The Presidential Office yesterday unveiled a set of proposed security measures for areas around the Presidential Office Building in the wake of last month’s truck crash, including having a military Humvee stationed at the building’s front gate every night.
“We have decided to take some preventive measures for the time being to tighten security in the area before any concrete, long-term security measures are rolled out,” Presidential Office spokesperson Lee Chia-fei (李佳霏) said.
The measures included installing scores of 1 tonne concrete planters in front of the building and deploying a Humvee from the military police’s 211th Battalion at the front entrance at night.
“The Taipei City Police Department’s Zhongzheng First Precinct has also been instructed to conduct spot checks on Ketagalan Boulevard and step up patrols in the neighborhood at night,” Lee said.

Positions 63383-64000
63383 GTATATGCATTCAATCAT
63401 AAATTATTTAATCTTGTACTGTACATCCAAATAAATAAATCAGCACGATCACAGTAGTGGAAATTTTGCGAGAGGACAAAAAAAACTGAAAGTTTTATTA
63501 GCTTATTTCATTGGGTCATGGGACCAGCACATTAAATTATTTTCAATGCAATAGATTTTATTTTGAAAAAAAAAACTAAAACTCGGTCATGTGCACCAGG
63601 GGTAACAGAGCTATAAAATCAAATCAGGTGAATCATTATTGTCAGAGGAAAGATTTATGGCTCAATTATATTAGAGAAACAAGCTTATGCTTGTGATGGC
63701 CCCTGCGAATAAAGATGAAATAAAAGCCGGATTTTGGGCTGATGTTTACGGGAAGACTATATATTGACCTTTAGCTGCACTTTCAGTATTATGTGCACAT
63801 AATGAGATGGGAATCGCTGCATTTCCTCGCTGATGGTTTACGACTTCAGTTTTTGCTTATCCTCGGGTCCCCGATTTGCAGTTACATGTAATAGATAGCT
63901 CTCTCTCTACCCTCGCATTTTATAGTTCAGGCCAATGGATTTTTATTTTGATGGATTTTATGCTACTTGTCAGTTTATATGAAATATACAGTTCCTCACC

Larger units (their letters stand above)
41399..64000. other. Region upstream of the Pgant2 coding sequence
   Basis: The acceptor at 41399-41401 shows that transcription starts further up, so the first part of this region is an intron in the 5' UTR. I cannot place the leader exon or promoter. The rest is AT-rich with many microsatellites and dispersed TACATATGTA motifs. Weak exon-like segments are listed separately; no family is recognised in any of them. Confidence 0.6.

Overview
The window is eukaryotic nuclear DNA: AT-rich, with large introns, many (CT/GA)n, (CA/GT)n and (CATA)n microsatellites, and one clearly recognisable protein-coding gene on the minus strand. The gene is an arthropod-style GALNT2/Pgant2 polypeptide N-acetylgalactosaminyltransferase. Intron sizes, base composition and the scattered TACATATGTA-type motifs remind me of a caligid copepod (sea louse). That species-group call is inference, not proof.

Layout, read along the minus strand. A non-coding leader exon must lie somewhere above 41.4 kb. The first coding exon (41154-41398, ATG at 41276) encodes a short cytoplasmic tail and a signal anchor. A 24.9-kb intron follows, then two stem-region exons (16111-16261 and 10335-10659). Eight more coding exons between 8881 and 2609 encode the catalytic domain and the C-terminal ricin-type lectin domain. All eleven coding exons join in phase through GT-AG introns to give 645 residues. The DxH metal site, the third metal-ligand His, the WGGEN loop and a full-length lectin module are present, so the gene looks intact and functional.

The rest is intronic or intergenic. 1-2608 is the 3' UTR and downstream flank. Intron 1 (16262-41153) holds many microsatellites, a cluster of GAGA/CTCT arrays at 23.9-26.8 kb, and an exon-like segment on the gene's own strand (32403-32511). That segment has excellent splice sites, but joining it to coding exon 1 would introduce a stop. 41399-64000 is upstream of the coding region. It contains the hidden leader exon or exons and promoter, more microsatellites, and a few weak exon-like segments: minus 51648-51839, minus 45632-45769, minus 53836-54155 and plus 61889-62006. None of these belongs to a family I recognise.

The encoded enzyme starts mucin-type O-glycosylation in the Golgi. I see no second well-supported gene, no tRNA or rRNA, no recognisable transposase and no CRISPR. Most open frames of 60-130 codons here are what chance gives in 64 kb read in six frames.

The Presidential Office reached a consensus with the Taipei City Government and the National Security Bureau at a meeting on Friday last week to impose permanent traffic controls in the area at night.
The plans reportedly include closing off the three northbound left-turn lanes on Ketagalan Boulevard at 10pm, sealing off seven other lanes at midnight and shutting down the entire boulevard until 6am.
However, the proposal has unified Taipei City councilors across party lines in opposition to the measure, calling it a leap backward in Taiwan’s democratic development.
The Presidential Office has been working to beef up security since 41-year-old Chang Te-cheng (張德正) allegedly rammed his truck into the building’s front gate on Jan. 25.
Chang faces charges of attempted murder, attempted destruction of public property and obstructing the performance of public duties.
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